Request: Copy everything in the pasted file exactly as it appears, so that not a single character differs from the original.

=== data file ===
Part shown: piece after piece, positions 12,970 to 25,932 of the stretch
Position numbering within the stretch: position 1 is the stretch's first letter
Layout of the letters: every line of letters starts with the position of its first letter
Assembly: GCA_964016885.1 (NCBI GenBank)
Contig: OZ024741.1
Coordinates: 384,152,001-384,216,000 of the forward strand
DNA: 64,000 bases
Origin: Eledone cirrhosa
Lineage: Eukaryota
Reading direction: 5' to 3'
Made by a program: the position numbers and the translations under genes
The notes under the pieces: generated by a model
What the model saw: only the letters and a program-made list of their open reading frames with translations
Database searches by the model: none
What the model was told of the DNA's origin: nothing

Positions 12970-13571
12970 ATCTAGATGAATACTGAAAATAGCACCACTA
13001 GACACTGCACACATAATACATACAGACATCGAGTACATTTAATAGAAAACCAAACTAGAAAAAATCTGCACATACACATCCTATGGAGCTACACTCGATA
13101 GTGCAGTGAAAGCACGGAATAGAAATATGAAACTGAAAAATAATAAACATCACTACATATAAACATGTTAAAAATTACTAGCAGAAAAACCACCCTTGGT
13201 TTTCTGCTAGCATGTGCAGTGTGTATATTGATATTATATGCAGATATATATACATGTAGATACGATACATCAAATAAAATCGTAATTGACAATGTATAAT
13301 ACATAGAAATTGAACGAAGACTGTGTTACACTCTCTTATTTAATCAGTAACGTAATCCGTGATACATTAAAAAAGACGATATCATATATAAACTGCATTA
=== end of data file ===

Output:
Part shown: piece after piece, positions 12,970 to 25,932 of the stretch
Position numbering within the stretch: position 1 is the stretch's first letter
Layout of the letters: every line of letters starts with the position of its first letter
Assembly: GCA_964016885.1 (NCBI GenBank)
Contig: OZ024741.1
Coordinates: 384,152,001-384,216,000 of the forward strand
DNA: 64,000 bases
Origin: Eledone cirrhosa
Lineage: Eukaryota
Reading direction: 5' to 3'
Made by a program: the position numbers and the translations under genes
The notes under the pieces: generated by a model
What the model saw: only the letters and a program-made list of their open reading frames with translations
Database searches by the model: none
What the model was told of the DNA's origin: nothing

Positions 12970-13571
12970 ATCTAGATGAATACTGAAAATAGCACCACTA
13001 GACACTGCACACATAATACATACAGACATCGAGTACATTTAATAGAAAACCAAACTAGAAAAAATCTGCACATACACATCCTATGGAGCTACACTCGATA
13101 GTGCAGTGAAAGCACGGAATAGAAATATGAAACTGAAAAATAATAAACATCACTACATATAAACATGTTAAAAATTACTAGCAGAAAAACCACCCTTGGT
13201 TTTCTGCTAGCATGTGCAGTGTGTATATTGATATTATATGCAGATATATATACATGTAGATACGATACATCAAATAAAATCGTAATTGACAATGTATAAT
13301 ACATAGAAATTGAACGAAGACTGTGTTACACTCTCTTATTTAATCAGTAACGTAATCCGTGATACATTAAAAAAGACGATATCATATATAAACTGCATTA